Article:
The United States Supreme Court has stated that a remedy for ineffective assistance of counsel under the Sixth Amendment "should be 'tailored to the injury suffered from the constitutional violation and should not unnecessarily infringe on competing interests.'" Lafler v. Cooper, __ U.S. __, 132 S. Ct. 1376, 1388, 182 L. Ed. 2d 398, 411 (2012) (quoting United States v. Morrison, 449 U.S. 361, 364, 101 S. Ct. 665, 668, 66 L. Ed. 2d 564, 568 (1981)). As such, "a remedy must neutralize the taint of a constitutional violation, while at the same time not grant a windfall to the defendant or needlessly squander the considerable resources the State properly invested in the criminal prosecution." Id. at __ U.S. __, 132 S. Ct. at 1388-89, 182 L. Ed. 2d at 411.

Applying that principle to the facts of this case, we conclude the disposition ordered by the trial court was appropriate in light of the evidence. A remand to litigate the suppression issue against defendant would be futile. The State has twice presented its suppression arguments in the Davila case, without success. The facts underlying the search of the apartment will not change. The record in the Davila suppression hearing reveals that Davila and other defendants were present at the apartment when police entered and conducted the protective sweep, but not defendant. The testimony of the State's sole witness, the officer who testified as to the basis for the search, was not deemed credible by the trial court. The court found the search to be unconstitutional.

The State fails to put forth any legally sustainable reasons to remand defendant's case for a suppression hearing. The State cannot offer any new or additional evidence other than what they unsuccessfully presented before Judge Ravin in the Davila case. The legal issues to be addressed in regards to the search are the same for defendant as they were for Davila. Further proceedings in this matter would not be likely to result in any other outcome.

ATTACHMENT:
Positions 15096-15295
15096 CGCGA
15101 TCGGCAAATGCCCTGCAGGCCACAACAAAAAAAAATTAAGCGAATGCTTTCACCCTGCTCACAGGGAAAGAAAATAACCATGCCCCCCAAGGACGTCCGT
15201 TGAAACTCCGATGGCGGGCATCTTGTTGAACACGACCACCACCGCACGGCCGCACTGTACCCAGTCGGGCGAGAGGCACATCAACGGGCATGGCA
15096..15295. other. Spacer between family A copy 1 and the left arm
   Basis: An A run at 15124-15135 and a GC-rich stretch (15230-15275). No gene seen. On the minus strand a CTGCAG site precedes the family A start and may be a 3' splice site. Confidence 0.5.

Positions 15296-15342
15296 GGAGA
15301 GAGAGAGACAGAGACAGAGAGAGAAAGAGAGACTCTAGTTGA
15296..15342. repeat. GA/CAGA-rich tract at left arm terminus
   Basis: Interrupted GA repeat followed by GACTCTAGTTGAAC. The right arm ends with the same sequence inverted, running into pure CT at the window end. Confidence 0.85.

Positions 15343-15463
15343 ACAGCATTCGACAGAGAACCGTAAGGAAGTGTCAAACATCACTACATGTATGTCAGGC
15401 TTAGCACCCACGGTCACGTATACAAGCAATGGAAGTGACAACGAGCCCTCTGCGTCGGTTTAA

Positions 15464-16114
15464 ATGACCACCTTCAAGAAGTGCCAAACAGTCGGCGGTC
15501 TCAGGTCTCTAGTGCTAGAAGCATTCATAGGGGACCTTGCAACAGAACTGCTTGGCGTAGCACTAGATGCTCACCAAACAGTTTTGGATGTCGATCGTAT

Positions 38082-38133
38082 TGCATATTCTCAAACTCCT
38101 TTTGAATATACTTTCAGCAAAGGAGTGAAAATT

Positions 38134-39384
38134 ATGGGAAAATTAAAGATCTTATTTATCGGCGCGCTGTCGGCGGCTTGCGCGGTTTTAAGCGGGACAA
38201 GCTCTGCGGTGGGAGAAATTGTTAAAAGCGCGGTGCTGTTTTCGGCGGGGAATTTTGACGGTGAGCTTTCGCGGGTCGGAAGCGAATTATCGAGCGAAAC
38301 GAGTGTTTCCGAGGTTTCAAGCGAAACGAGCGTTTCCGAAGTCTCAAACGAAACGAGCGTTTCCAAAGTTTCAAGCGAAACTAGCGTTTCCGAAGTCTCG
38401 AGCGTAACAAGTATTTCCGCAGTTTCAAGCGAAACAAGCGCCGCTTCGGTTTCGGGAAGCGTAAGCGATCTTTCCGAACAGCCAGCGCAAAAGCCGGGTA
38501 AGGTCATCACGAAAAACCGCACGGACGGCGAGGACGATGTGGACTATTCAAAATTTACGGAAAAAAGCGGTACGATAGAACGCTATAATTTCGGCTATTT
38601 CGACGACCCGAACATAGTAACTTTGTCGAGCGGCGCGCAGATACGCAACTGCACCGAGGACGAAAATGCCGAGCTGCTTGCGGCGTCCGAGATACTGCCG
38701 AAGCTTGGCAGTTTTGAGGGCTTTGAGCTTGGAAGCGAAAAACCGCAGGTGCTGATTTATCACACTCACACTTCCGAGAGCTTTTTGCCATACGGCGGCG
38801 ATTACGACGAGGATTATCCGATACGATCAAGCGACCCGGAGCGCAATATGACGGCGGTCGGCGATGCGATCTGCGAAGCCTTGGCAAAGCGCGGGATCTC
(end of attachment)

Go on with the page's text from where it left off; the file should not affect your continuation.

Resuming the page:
Lastly, while we conclude that defendant's statement was the product of an illegal search, we note the State conceded, in an email exchange dated May 6, 2013, between Judge Ravin and the parties, that if defendant's statement is suppressed as fruit of the poisonous tree, then it does not have enough evidence to proceed to trial.4 Based on the foregoing, we conclude there is nothing to be gained by remanding this matter for a suppression hearing. Any further proceedings would be a waste of judicial resources.

Affirmed.

1 State v. Davila, 203 N.J. 97 (2010).

2 Miranda v. Arizona, 384 U.S. 436, 86 S. Ct. 1602, 16 L. Ed. 2d 694 (1966).

3 At oral argument before us, the State argued defendant's arrest was attenuated from the search and suppressed evidence in the Davila case. Because the State did not properly brief the attenuation issue, we decline to consider it. See R. 2:6-2(a)(5).

4 The State made a similar concession at the 2004 hearing on the motion to suppress the physical evidence, as the court found on the record, without objection, that the State "concedes that there are no exceptions to the fruits of the poisonous tree doctrine, which would render the post-arrest statements admissible should this [c]ourt invalidate the seizures of the evidence that led to the taking of the statements."